Many of our under 35 friends (and even friends older than that) truly believe that studying oposiciones and becoming a funcionario is the best option for them in life. They work really hard to get enough experience—which translate to points for the exam—and study their butts off to get into the system. At the same time, we see people studying for jobs that don’t necessarily fit them just because it means they will like the hours and the paycheck they will receive. It means that they lose precious time studying for an exam instead of exploring the options they have around them. At the same time, it fits into what they have been taught as a ‘normal’ way of looking at life (working to live, not living to work) and makes many people very happy. While we have been raised with the societal norm that it’s better to enjoy what you do to earn a living because you spend so much of your life working, Spaniards tend to focus more on life outside of work. Perhaps this is why they are willing to work jobs that aren’t especially interesting or suited to them but offer the promise of consistent holidays and benefits.

PinterestOf course, these are just our opinions and you are perfectly welcome to feel differently. Please stayed tuned for Sunday’s post in which we’ll be bringing a Spaniard’s opinion of oposiciones to the table as well. If you have any questions or comments, please leave them down below and we will do our best to answer them for you.




    I saw interesting your post, but there is some facts that you miss. I am a spanish funcionario. So, I will not waste your time.

    According to the text, you only talked about a tiny part of the funcionarios. I can see that you only lived in Andalusia (Andalucía in Spanish) and it is more common to see funcionarios of the Autonomous Comunities there, but it is rarer to see the ones of the central administration of the state (where I belong).

    The main thing that you have to know, it is that the selection process of central administration and the Autonomous Comunity are quite different and the motivation of the people who enrolls can differ too. In both administrations they share that you have to compete against other candidates (opositores) in order to get one of the positions offered, but in the Autonomous Comunity there is part named concurso (contest is ) where the position is finally decided by someone who has power (sadly corrupted) to decide if you are in or out. In the central administration you only have a process made by more than 3 or more tests one of them can be an oral one, that it is recorded and anyone can see the candidate solving the oral test in front of a court. So, it is quite hard to get corrupted.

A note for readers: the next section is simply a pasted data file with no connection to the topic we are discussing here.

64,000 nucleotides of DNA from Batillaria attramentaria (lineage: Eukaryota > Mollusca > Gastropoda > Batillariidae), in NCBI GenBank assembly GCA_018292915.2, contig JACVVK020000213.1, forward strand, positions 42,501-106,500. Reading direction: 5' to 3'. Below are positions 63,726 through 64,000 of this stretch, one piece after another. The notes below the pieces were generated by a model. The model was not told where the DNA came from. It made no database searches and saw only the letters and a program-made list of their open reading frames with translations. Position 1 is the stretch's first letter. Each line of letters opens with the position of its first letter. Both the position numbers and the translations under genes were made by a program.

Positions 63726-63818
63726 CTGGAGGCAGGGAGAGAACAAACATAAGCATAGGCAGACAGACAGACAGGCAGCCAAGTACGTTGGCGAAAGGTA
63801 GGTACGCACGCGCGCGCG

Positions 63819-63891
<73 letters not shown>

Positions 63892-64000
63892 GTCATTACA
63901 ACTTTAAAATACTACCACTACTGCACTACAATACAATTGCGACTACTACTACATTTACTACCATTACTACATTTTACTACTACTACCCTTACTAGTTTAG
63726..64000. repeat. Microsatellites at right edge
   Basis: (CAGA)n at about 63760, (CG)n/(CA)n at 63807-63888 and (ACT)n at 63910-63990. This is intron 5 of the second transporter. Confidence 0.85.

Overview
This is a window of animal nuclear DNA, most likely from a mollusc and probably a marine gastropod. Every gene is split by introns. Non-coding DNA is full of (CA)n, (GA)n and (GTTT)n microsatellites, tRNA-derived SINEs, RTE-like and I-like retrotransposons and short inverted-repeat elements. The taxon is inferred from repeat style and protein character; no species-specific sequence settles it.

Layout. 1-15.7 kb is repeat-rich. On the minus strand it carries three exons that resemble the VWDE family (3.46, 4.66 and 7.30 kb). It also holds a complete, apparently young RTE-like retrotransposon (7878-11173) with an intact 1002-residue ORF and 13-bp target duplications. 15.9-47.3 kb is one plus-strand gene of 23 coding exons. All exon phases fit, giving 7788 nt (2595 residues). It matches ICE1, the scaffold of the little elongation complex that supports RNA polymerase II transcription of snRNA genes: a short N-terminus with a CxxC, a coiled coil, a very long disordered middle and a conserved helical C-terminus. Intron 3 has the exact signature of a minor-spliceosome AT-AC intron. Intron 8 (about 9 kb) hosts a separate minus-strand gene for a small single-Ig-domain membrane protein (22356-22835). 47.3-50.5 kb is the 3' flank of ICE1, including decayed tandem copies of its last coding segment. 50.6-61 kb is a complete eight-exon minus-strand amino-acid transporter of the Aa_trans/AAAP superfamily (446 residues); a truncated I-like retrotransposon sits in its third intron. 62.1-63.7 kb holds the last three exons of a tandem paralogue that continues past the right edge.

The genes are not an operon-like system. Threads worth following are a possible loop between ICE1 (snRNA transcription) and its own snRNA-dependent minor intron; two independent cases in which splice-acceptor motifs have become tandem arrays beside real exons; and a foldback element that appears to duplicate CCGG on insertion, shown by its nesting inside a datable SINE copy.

Also the motivation it is different in the central administration. Specially in corps where a university degree is mandary (An example of those corps are Lawer of the State (Abogado del Estado) Tax Inspector (Inspector de Hacienda) and TIC directive). The people who get those corps are highly paid with all the benefits with you mentioned and more (one of the benefits it is that if you want to move to the private sector, you are free to go, and if something happens in the private sector they have their position and your salary saved when you decide to comeback. One example is the ex-president Mariano Rajoy whe was property register who moved to the politics until he was "fired" and he could get back to his position) and the expertise that they get is unique and usefull for the private sector (The CEO of Indidtex, Pablo Isla is a Lawer of the State). In conclusion, being a funcionario it doesn’t mean being stocked in your position forever, it could mean that someone who applies in order to be a funcionario wants to improve in his live and at the sametime have an emergency plan.

    Its not your fault that your statement is incomplete, it is because in the place you lived find people who applied the corps that I mentioned, they normally live in Captial cities such as Madrid, Barcelona, Sevilla, Bilbao, etc..

  • Sincerely, Spain

    Dear Opositor,

    Thank you for sharing your opinion from inside the system. Like we mentioned in the post, the whole concept of a funcionario (especially the part where you mention that it is an emergency plan) is a bit out of what we know. Even for State wide funcionarios the amount of studying it takes to take the tests to potentially get a position is just something that doesn’t really happen where we come from. We know many people who have studied for and passed all sorts of oposiciones, including people in the central administration, and while it might seem very different for you, for those of us outside the system, it is all very similar.

    Best of luck with everything and thank you for commenting,
    Dani and Claudia

    • Opositor

      I know that you talked to wide variety of funcionarios. However, the kind of funcionarios that have ambitions are rarer in the place where you live. You should ask for A1 funcionarios of the central administration, specially the younger ones, their vision is completely different. The Fulbright scholarships have special positions for them, I can promise you that hey have a good reason for that

  • Opositor

    Your wellcome, but even the people from my country don’t know all the benefits of being a funcionario. For example, The fullbright schollarship has special offers to funcionarios.